fence covered / Photo by Amy Watson Smith

Pedaling faster and faster to gain speed, she sails down the hill trees and leaves and grass and houses all swooshing past. Finally hill turns flat and she pedals on to the house with white picket fence—the manse for the Presbyterian preacher and his family. The house with the quiet, serious, best friend. The house tidy and smelling of cooking and mother always home. The backyard a long slow slope covered in vinca vines sprinkled with purple flowers. The large bedroom on the second floor with two beds for sisters who read and play piano and study.

Slowly the group gathers at this house—white haired fairy-like girl, tough tom boy from two blocks away, smiling little sister of best friend, street-wise blond with the bad mouth and the parents divorced. An odd crew—best friends on street, strangers at school.


Alliances form. Negotiations begin. A decision made. Whatever the outcome—riding bikes to the creek, picnic under the trees at the college’s playing fields, roller skating in the freshly paved parking lot of the church, walking down the next hill into town to Ernie’s pharmacy for candy or escaping the heat or rain in the basement of the house playing school or acting out plays—we are all in. No complaining, no do-overs, no crybabies.

img_0775 (1)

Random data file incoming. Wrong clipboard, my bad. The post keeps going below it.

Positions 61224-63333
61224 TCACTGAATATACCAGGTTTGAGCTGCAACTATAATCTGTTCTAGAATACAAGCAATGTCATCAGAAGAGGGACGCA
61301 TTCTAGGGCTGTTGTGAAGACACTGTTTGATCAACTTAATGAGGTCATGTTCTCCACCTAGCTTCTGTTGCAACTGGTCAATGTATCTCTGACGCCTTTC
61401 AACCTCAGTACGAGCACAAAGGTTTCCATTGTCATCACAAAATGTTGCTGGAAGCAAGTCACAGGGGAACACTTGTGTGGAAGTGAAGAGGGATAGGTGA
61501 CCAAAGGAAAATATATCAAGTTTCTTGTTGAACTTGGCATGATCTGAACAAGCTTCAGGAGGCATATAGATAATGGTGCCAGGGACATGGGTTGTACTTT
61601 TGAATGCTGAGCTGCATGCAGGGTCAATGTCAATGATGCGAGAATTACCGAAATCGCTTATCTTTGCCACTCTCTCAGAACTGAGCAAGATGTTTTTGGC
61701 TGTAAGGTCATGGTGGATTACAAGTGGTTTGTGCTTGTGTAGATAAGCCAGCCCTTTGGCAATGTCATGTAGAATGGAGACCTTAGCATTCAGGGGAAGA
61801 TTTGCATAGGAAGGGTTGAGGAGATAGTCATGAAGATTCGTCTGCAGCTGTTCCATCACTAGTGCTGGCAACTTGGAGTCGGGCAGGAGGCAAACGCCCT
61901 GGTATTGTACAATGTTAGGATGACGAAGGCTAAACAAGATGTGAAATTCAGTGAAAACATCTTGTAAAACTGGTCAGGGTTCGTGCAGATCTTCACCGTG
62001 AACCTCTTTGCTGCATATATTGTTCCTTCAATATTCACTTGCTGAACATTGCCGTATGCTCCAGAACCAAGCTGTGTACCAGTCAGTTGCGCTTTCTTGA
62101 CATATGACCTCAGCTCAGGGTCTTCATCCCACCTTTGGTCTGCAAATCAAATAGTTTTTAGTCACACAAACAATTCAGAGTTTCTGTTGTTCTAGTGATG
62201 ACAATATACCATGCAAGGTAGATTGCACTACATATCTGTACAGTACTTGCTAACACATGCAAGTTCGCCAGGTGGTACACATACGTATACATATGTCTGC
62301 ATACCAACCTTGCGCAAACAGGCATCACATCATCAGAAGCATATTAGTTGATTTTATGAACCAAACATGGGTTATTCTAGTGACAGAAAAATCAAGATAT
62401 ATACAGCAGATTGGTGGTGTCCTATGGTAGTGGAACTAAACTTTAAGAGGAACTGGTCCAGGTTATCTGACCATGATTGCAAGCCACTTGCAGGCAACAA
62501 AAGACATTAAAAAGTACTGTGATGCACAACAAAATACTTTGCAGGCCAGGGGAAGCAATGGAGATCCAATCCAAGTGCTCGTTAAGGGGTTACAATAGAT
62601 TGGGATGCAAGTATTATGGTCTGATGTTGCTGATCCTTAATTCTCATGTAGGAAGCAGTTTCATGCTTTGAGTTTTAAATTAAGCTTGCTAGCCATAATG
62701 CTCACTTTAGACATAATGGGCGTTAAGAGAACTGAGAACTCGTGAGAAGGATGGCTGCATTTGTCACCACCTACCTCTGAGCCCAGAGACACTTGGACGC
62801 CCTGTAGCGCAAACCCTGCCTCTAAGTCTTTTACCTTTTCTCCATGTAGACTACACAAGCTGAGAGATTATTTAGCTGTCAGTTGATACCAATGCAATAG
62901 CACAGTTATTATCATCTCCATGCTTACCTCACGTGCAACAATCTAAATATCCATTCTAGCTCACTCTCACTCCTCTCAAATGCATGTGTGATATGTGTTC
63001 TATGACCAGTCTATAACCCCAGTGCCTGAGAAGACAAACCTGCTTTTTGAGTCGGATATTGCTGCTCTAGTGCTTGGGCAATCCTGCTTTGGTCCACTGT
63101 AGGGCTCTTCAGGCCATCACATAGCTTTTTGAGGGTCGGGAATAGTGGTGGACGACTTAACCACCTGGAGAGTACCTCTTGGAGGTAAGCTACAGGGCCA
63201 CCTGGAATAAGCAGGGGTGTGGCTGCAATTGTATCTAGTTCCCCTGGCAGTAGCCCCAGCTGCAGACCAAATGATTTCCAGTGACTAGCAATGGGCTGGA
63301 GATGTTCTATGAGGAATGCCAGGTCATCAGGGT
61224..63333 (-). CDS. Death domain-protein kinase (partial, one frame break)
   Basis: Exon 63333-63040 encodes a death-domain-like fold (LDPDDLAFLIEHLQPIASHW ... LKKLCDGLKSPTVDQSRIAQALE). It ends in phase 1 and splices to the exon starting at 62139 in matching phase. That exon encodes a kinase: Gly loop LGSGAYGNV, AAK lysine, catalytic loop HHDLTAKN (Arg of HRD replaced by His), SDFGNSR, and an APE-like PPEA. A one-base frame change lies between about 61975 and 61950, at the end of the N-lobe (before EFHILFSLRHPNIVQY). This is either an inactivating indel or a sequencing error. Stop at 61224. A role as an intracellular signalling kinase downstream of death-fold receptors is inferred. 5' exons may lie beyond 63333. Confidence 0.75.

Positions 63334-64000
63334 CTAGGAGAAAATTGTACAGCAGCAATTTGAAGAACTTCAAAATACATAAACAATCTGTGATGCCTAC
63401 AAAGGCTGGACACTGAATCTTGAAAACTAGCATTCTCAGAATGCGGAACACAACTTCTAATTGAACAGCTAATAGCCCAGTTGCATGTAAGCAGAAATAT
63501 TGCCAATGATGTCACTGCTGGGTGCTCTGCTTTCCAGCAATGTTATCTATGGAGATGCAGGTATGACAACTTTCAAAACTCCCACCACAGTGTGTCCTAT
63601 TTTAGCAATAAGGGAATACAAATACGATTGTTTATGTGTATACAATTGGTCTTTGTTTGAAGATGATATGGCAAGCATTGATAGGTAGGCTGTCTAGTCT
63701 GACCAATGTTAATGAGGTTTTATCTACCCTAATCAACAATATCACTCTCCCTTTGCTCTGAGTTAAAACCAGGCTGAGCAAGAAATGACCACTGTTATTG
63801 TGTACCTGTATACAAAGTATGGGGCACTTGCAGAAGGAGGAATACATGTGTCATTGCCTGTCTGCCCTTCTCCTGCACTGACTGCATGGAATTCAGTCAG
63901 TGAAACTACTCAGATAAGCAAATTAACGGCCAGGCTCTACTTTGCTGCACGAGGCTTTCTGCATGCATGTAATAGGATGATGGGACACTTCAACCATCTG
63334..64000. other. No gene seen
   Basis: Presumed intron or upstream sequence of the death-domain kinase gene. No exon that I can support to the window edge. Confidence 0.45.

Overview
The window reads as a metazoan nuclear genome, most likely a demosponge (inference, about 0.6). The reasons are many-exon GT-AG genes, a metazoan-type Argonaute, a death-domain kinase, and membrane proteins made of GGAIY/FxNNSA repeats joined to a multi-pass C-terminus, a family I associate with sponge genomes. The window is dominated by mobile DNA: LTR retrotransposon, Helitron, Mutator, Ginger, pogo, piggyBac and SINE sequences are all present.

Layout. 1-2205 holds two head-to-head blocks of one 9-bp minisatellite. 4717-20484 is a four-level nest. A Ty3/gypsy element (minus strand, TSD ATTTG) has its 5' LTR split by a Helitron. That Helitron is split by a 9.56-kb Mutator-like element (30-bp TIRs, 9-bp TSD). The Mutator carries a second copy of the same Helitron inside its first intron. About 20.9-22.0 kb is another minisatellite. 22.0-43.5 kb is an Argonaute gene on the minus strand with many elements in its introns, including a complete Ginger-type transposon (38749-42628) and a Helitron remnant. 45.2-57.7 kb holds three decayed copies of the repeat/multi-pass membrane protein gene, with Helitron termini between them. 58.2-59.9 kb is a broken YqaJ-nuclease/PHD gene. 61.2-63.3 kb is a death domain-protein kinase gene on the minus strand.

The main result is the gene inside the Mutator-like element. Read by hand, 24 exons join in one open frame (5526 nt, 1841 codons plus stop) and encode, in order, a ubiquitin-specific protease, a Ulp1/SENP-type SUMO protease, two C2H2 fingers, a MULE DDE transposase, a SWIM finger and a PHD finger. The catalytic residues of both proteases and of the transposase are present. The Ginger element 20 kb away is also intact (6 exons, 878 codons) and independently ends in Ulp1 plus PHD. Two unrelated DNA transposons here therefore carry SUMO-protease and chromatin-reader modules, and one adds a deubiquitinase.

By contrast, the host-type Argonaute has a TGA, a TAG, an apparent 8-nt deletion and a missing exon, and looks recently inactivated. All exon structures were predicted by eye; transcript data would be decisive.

As the day draws to a close the group disperses and heads to their respective homes and dinner. The girl walks her bike up the hill with the white-haired girl whose house is in the middle of the incline. Bikes dropping on the sidewalk, the two run up the driveway to the back yard, through a hole in the fence, across the neighbor’s yard into the dainty garden next door. Crouching, crawling across still hot paving stones to the mounds of variegated, scalloped leaves with fingers gingerly reaching trying to grasp the small, sweet, dark red strawberries. Popping as many in their mouths as possible, they stuff pockets while always looking and watching for the old woman. One day, a few summers later, the girls were caught but the old woman invited them to take as many strawberries as they wanted. That was last summer of sneaking the berries. Now mouths and pockets full, the girls race back across the neighbor’s lawn with hearts pounding, down the driveway back to their tangle of bikes.